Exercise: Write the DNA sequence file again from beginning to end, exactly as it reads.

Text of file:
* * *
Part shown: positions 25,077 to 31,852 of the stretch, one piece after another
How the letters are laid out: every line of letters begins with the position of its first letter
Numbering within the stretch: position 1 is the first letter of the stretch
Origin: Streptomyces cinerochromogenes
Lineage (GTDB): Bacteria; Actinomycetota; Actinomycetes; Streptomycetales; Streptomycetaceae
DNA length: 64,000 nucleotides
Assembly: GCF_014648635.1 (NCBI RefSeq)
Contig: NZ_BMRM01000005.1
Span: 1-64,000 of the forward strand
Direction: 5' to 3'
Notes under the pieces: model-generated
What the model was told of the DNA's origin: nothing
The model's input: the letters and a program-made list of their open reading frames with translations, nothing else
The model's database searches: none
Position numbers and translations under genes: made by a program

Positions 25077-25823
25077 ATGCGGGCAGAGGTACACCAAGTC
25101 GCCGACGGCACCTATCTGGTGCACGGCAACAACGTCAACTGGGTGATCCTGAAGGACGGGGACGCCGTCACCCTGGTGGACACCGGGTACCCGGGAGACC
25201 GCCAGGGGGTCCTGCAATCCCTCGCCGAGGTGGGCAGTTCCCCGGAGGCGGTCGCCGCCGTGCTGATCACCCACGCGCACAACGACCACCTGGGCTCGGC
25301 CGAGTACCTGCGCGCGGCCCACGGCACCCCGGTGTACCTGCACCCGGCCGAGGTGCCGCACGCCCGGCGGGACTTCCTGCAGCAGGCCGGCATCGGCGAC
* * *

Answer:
Part shown: positions 25,077 to 31,852 of the stretch, one piece after another
How the letters are laid out: every line of letters begins with the position of its first letter
Numbering within the stretch: position 1 is the first letter of the stretch
Origin: Streptomyces cinerochromogenes
Lineage (GTDB): Bacteria; Actinomycetota; Actinomycetes; Streptomycetales; Streptomycetaceae
DNA length: 64,000 nucleotides
Assembly: GCF_014648635.1 (NCBI RefSeq)
Contig: NZ_BMRM01000005.1
Span: 1-64,000 of the forward strand
Direction: 5' to 3'
Notes under the pieces: model-generated
What the model was told of the DNA's origin: nothing
The model's input: the letters and a program-made list of their open reading frames with translations, nothing else
The model's database searches: none
Position numbers and translations under genes: made by a program

Positions 25077-25823
25077 ATGCGGGCAGAGGTACACCAAGTC
25101 GCCGACGGCACCTATCTGGTGCACGGCAACAACGTCAACTGGGTGATCCTGAAGGACGGGGACGCCGTCACCCTGGTGGACACCGGGTACCCGGGAGACC
25201 GCCAGGGGGTCCTGCAATCCCTCGCCGAGGTGGGCAGTTCCCCGGAGGCGGTCGCCGCCGTGCTGATCACCCACGCGCACAACGACCACCTGGGCTCGGC
25301 CGAGTACCTGCGCGCGGCCCACGGCACCCCGGTGTACCTGCACCCGGCCGAGGTGCCGCACGCCCGGCGGGACTTCCTGCAGCAGGCCGGCATCGGCGAC